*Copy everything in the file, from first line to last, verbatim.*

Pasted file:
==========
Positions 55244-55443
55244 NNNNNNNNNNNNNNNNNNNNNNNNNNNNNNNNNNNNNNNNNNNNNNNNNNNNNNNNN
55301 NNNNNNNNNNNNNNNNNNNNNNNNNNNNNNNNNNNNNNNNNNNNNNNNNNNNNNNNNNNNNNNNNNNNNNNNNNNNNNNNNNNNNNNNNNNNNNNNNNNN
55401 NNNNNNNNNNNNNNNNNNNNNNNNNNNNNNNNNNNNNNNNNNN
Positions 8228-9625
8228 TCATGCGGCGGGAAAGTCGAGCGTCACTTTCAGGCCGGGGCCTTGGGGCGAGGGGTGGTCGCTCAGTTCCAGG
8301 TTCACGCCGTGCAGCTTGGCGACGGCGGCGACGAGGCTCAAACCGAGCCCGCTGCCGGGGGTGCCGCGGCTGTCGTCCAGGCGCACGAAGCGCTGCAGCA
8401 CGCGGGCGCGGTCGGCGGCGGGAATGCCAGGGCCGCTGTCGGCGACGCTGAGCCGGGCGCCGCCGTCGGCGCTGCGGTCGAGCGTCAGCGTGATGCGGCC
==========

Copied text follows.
Positions 55244-55443
55244 NNNNNNNNNNNNNNNNNNNNNNNNNNNNNNNNNNNNNNNNNNNNNNNNNNNNNNNNN
55301 NNNNNNNNNNNNNNNNNNNNNNNNNNNNNNNNNNNNNNNNNNNNNNNNNNNNNNNNNNNNNNNNNNNNNNNNNNNNNNNNNNNNNNNNNNNNNNNNNNNN
55401 NNNNNNNNNNNNNNNNNNNNNNNNNNNNNNNNNNNNNNNNNNN
Positions 8228-9625
8228 TCATGCGGCGGGAAAGTCGAGCGTCACTTTCAGGCCGGGGCCTTGGGGCGAGGGGTGGTCGCTCAGTTCCAGG
8301 TTCACGCCGTGCAGCTTGGCGACGGCGGCGACGAGGCTCAAACCGAGCCCGCTGCCGGGGGTGCCGCGGCTGTCGTCCAGGCGCACGAAGCGCTGCAGCA
8401 CGCGGGCGCGGTCGGCGGCGGGAATGCCAGGGCCGCTGTCGGCGACGCTGAGCCGGGCGCCGCCGTCGGCGCTGCGGTCGAGCGTCAGCGTGATGCGGCC